Today, the Australian Competition and Consumer Commission obtained interim orders by consent against Advanced Medical Institute Pty Limited (administrators appointed) and AMI Australia Holdings Pty Ltd (administrators appointed) - collectively referred to as AMI.
In proceedings filed on Wednesday, the ACCC alleged that AMI failed to advise existing and potential clients that it is in administration, is insolvent and may not be able to provide goods and services after determination of the administration period.
The ACCC also claimed that AMI had wrongly accepted payments in advance for treatments when there is a real risk that AMI will not be able to continue to supply its treatments, and that clients will not receive refunds claimed by them, after the conclusion of its administration.
Today the ACCC obtained orders by consent that AMI will disclose to clients that:
- AMI is in administration
- AMI is, in the opinion of its administrators, insolvent, and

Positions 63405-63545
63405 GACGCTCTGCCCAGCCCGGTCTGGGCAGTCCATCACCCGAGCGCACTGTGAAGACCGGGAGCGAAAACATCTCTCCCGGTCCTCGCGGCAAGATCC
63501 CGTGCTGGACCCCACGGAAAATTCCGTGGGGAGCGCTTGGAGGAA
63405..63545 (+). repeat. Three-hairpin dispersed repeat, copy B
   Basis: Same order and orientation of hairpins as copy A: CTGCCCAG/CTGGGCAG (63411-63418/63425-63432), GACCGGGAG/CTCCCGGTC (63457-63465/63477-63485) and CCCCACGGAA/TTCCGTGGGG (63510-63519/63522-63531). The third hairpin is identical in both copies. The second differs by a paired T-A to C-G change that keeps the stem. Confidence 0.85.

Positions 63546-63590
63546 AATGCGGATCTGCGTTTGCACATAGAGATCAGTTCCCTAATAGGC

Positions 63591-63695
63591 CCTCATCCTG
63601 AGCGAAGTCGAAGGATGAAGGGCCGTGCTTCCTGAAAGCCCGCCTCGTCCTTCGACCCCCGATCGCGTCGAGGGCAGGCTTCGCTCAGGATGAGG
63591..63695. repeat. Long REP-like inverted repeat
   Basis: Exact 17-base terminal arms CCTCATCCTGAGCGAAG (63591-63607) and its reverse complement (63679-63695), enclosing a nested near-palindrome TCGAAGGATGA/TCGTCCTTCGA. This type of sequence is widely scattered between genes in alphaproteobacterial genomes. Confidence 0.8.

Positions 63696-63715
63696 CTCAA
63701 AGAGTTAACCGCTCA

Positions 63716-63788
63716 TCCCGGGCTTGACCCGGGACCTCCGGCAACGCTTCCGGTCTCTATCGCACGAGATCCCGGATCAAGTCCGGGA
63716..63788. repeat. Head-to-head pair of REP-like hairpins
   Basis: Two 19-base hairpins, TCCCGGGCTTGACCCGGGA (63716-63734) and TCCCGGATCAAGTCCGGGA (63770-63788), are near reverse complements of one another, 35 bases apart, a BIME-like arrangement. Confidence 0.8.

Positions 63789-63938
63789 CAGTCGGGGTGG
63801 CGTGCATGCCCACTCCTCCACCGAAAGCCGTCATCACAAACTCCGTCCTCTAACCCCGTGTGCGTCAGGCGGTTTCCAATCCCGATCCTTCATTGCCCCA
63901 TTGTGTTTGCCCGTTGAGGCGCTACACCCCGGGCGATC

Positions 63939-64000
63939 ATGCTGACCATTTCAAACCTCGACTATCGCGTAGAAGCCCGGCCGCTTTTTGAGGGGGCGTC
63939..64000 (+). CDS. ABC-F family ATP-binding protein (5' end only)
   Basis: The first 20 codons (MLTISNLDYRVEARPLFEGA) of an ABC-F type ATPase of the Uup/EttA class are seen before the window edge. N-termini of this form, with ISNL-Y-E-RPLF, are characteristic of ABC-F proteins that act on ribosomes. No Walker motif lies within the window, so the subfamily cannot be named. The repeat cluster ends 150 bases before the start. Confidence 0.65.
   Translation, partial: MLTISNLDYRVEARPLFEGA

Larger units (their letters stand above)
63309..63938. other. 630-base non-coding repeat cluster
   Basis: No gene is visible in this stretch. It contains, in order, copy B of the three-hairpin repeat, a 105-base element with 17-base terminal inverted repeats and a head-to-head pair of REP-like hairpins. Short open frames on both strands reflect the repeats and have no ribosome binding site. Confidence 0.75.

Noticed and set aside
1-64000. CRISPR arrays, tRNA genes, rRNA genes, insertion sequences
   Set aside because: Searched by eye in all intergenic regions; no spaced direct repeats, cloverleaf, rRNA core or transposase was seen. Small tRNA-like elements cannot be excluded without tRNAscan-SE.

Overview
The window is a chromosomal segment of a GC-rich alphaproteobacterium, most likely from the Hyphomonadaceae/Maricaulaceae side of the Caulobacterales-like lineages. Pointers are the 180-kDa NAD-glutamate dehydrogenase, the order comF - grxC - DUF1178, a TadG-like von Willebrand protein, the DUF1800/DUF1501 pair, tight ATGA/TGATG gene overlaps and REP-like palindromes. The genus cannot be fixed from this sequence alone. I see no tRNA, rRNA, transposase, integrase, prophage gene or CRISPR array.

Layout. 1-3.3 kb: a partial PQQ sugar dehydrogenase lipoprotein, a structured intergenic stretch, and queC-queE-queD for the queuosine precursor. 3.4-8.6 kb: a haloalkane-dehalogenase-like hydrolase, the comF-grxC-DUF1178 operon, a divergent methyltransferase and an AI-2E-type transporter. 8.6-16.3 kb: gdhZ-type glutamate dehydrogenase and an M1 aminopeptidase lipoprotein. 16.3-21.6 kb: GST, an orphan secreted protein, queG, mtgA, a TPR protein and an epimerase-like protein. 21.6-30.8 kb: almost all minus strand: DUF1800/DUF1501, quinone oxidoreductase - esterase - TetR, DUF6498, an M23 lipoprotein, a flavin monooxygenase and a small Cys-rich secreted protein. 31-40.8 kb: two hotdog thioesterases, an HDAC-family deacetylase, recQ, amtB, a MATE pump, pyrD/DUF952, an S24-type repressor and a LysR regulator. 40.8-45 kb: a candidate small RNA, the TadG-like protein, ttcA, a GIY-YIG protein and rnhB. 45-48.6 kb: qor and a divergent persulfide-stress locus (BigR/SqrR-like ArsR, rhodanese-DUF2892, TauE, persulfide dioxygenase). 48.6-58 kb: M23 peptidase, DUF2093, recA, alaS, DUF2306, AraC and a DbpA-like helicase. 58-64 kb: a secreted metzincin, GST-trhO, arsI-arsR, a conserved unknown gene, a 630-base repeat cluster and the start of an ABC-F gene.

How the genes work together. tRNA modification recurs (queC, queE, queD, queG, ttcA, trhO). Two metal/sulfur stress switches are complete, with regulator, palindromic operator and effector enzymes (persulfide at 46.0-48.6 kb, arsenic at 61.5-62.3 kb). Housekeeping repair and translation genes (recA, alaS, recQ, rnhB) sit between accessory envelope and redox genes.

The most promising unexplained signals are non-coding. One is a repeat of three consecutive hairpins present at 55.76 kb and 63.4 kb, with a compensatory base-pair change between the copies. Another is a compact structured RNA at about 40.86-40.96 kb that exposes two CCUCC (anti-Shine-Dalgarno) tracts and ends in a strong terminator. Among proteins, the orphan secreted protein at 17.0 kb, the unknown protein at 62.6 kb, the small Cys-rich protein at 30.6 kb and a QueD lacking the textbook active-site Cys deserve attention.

- there is a real risk that AMI will not be able to continue to supply its treatments to patients and that patients may not receive refunds claimed by them, after the conclusion of its Administration.
The orders also require that AMI:
- over the next two weeks inform all existing clients who entered into or renewed a contract with AMI between 22 December 2010 and today
- post a prominent notice on each webpage which it operates or controls,
- add to each of its contractual documents clear notice of their insolvency and its risks for delivery of goods or services.
In addition, AMI is not permitted to enter into agreement or take any payment for delivery of goods and services beyond the date of administration, which is currently 20 July 2011.
"In these circumstances, the ACCC considered it vital to ensure that potential customers of AMI were clearly informed about the situation the company is in before they bought into any agreements," ACCC chairman Graeme Samuel said.
"This case underlines the fact that companies under administration are not exempt from their obligations under the Competition and Consumer Act."
AMI was placed into administration on 22 December 2010, the day after the ACCC instituted proceedings alleging the companies had engaged in unconscionable conduct towards consumers. Those proceedings are separate and still on foot.
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